Yes, these antics make you all look stupid. The real funny thing is how irresponsible it makes the editor look. Might as well throw all your credibility out the window chief. As the World Wrestling Federation already has a URL, attempting to make your site "[email protected]" seems like a step backwards.
Do your props. Do your slops. But be careful because there is this pesky thing known as "journalistic integrity," and stuff.
Clean this up:
Um, you’re an EDITOR; edit stuff.
Typos are annoying, but forgivable. Bad grammar can be overlooked on occasion. But come on, Slapnuts. Is it that hard to edit out the four-letter words? I would wager a guess that many Magic sites can count a number of ten to fifteen year-olds in their readership.
Hey, I talk like a Friggin’ mill worker, but not in my articles, and definitely not at tourneys where many young guns are running around. Four-letter words are very cool, in my opinion, but they have their proper place. That place is not on a website that children can access.
I’m not just kissing The Ferrett butt (he probably edited that) (Indeed I did – The Ferrett), but he seems to take his editorial responsibility very seriously, and with good reason. Editors everywhere should take notice. StarCity’s ethics are, dare I say, above reproach. And that is a very good thing.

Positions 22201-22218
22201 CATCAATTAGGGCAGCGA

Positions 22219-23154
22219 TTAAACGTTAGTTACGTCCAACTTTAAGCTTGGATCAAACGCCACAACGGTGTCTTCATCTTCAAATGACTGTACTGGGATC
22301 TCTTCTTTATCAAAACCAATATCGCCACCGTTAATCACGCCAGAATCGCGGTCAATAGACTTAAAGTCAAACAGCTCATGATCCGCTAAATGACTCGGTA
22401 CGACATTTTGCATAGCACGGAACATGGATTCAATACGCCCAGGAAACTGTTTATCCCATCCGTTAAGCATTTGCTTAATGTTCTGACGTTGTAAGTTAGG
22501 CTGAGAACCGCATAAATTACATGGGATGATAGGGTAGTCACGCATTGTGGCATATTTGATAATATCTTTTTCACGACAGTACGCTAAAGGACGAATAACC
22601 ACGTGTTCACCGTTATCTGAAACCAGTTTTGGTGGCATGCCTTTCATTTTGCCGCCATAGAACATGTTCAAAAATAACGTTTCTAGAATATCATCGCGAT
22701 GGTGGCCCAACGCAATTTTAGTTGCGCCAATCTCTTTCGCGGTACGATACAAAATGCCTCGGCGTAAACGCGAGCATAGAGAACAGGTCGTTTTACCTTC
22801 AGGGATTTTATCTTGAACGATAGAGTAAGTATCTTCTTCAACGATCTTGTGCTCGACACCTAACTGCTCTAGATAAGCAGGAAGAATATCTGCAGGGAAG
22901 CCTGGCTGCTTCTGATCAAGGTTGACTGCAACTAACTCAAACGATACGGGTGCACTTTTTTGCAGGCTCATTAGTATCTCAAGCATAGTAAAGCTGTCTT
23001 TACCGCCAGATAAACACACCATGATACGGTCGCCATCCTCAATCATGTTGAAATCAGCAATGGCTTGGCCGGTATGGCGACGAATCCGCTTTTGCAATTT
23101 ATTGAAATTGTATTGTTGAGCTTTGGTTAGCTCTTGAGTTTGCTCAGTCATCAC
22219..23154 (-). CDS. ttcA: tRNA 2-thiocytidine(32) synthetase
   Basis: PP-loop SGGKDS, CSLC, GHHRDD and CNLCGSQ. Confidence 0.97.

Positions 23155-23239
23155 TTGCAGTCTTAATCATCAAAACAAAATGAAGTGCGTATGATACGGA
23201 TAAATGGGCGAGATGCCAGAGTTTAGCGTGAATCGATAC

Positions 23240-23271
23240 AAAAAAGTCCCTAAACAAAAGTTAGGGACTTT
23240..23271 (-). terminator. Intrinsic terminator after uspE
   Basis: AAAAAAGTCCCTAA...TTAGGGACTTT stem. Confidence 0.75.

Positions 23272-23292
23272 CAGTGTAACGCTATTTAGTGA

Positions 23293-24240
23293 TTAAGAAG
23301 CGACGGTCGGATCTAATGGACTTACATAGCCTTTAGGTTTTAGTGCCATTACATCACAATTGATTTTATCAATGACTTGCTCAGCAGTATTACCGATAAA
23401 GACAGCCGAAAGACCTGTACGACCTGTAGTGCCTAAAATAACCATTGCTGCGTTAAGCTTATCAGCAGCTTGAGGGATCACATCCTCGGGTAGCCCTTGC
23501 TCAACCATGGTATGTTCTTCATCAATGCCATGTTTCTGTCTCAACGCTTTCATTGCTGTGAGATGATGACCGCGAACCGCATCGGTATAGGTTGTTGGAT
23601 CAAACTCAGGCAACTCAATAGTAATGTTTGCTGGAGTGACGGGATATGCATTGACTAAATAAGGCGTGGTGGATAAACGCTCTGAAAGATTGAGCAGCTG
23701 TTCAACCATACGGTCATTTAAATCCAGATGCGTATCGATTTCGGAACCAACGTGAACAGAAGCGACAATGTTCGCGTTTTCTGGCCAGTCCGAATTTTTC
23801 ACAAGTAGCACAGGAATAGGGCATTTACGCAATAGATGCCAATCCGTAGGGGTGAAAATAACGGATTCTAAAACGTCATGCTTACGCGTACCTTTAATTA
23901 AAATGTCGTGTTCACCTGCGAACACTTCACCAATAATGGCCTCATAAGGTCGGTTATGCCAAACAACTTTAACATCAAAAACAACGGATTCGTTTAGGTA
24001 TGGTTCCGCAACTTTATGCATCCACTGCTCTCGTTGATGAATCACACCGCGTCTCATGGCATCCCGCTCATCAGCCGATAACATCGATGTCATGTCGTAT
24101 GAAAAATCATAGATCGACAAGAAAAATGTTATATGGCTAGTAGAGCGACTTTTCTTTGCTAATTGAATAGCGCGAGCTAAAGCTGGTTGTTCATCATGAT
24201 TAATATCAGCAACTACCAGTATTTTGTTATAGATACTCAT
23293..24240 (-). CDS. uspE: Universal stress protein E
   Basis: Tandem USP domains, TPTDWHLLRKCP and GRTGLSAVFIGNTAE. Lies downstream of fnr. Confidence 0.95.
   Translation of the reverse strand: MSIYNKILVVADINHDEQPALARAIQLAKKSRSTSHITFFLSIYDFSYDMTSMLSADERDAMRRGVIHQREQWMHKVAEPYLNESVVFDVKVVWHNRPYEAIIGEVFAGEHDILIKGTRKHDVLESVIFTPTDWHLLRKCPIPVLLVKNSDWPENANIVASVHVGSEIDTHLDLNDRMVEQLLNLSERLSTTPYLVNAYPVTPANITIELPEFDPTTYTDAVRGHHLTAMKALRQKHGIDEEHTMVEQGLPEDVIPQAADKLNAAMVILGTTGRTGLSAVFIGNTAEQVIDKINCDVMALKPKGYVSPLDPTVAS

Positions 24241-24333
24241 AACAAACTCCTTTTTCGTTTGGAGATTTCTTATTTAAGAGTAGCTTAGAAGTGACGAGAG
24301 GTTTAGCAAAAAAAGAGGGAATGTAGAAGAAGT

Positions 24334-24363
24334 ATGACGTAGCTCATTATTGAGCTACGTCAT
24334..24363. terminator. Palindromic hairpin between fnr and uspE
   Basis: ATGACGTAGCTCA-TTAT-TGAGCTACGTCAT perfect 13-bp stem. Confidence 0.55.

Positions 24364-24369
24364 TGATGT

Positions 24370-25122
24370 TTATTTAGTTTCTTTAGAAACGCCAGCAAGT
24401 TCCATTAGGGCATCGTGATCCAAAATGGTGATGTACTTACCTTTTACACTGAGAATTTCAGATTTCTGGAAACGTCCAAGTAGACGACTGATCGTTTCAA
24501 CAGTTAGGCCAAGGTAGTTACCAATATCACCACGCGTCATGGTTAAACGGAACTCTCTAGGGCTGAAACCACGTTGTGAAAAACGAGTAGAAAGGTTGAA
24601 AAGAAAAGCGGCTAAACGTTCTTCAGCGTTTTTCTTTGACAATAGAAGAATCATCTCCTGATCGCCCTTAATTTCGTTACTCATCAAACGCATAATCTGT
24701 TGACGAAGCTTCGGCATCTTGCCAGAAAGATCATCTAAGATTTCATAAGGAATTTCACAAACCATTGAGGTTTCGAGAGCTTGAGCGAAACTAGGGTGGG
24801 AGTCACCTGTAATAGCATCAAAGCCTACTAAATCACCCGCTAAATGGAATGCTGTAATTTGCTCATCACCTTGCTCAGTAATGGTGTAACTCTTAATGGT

[Funny thing: "Teenage Dirtbag," by Weedis, contains the following line:
"Her boyfriend’s a d**k, he brings a gun to school."
Now, which word should be edited out for radio play?
They got the wrong one, chief.]
As one whose grammar is certainly not impeccable, I trust my editor to do his best to avoid making me look like an idiot. And that’s no mean grammatical feat, either. (Actually, it’s no mean feat in general.) The spellchecker helps me catch some stupidity before The Ferrett has to, which I’m sure is appreciated. (which is evidenced by the dozen roses StarCity sends me after every spellchecked article I send).
(Speaking of which, since Rizzo is apparently bursting at the seams with content and has asked permission to send tourney reports and somesuch to other websites in addition to his weekly tirades here, you Rizzo fans will soon have the ability to see what he looks like when OTHER websites edit him. And I’m tellin’ ya, it’ll probably look helladifferent – The Ferrett)
But when an article is posted with massive typos, the names of cards not capitalized, fifty-sentence paragraphs, retarded punctuation, AND massive filth, I am amazed. You should be too.